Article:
A very brief overview of the lending process:

  • You complete an on-line application and a financial statement.
  • Your interest rate on your loan is determined by your credit worthiness.
  • A description of your enterprise, loan needs, and financial information is then posted to the hosting website.
  • When enough people chose to invest money in your project, the funds are automatically deposited into your bank account.

The key characteristics of peer-to-peer lending are:

  • it is conducted for profit;
  • no necessary common bond or prior relationship between lenders and borrowers;
  • intermediation by a peer-to-peer lending company;
  • transactions take place on-line;
  • you don’t have to put up collateral;
  • lenders may choose which venture in which to invest;
  • the loans are unsecured and not are protected by government insurance;
  • loans are securities that can be sold to other lenders.

As of June 2012, Lending Club is the largest peer-to-peer lender in U.S. based upon issued loan volume and revenue, followed by Prosper.  Lending Club is currently also the world's largest peer-to-peer lending platform.

Whether borrowing or interested in becoming a peer-to-peer lender, the Lending Academy (www.lendacademy.com(link is external)) is an on-line resource for learning more about the process.

Crowdfunding

The Jumpstart Our Business Startups Act (JOBS Act) of 2012 is a law intended to encourage funding of small US businesses by easing various securities regulations. At its core, the legislation changes how private businesses such as startups raise capital from individuals. Traditionally, private businesses could only seek investment from accredited investors — basically, affluent people — who passed certain wealth eligibility tests. Under the new law, all Americans, regardless of their wealth, will be allowed greater freedom to invest in startups. The idea is that with greater access to financing, startups will flourish and create new jobs as they grow.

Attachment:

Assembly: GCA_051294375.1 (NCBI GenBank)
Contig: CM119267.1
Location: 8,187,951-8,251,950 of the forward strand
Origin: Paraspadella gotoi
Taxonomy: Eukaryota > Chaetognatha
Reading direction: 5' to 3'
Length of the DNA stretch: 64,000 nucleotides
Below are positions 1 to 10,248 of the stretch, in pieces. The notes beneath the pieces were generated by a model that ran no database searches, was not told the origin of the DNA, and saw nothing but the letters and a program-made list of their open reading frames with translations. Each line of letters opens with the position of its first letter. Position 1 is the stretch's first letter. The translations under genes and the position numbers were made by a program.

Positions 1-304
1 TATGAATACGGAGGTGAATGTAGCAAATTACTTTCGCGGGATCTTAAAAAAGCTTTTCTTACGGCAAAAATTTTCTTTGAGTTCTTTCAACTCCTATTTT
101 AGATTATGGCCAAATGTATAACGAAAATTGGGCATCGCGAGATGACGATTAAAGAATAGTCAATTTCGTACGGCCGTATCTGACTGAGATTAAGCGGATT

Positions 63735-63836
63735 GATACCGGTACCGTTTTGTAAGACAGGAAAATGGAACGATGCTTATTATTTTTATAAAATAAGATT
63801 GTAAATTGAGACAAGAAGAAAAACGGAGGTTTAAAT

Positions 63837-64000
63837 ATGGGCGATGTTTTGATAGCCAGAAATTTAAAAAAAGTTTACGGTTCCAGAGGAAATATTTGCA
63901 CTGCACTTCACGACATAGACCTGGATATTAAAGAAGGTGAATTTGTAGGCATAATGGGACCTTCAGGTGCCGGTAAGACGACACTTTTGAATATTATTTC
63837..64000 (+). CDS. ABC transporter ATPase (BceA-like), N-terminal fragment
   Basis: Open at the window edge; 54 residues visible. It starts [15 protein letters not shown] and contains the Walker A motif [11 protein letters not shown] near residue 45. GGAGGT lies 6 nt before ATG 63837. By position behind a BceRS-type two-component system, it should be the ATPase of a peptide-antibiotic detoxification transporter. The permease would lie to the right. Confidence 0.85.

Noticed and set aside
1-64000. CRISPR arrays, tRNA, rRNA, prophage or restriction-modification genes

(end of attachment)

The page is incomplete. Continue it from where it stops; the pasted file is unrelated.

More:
The result has been the emergence of financing option known as “Crowdfunding.” If you have not heard of crowdfunding, this is a web enabled way for smaller companies to get funding vs. traditional angel or venture funding.

Crowdfunding is derived from crowdsourcing, where individuals achieve goals by receiving small contributions from other people. In one sense, crowdfunding is a long-standing American tradition. In 1884, the American Committee for the Statue of Liberty ran out of funds for the statue’s pedestal. Newspaper publisher Joseph Pulitzer urged people to donate money toward the pedestal in his newspapers and he was able to raise over $100,000 in six months. More than 125,000 people contributed to this cause with most donating one dollar or less.

Kickstarter.com(link is external) is one of several crowdfunding platforms which gathers money from the public in a “gifting” model. Project creators choose a minimum funding goal and a deadline. Kickstarter collects a 5 percent fee from a project’s funding total if a project is successfully funded. There are no fees if a project is not successfully funded.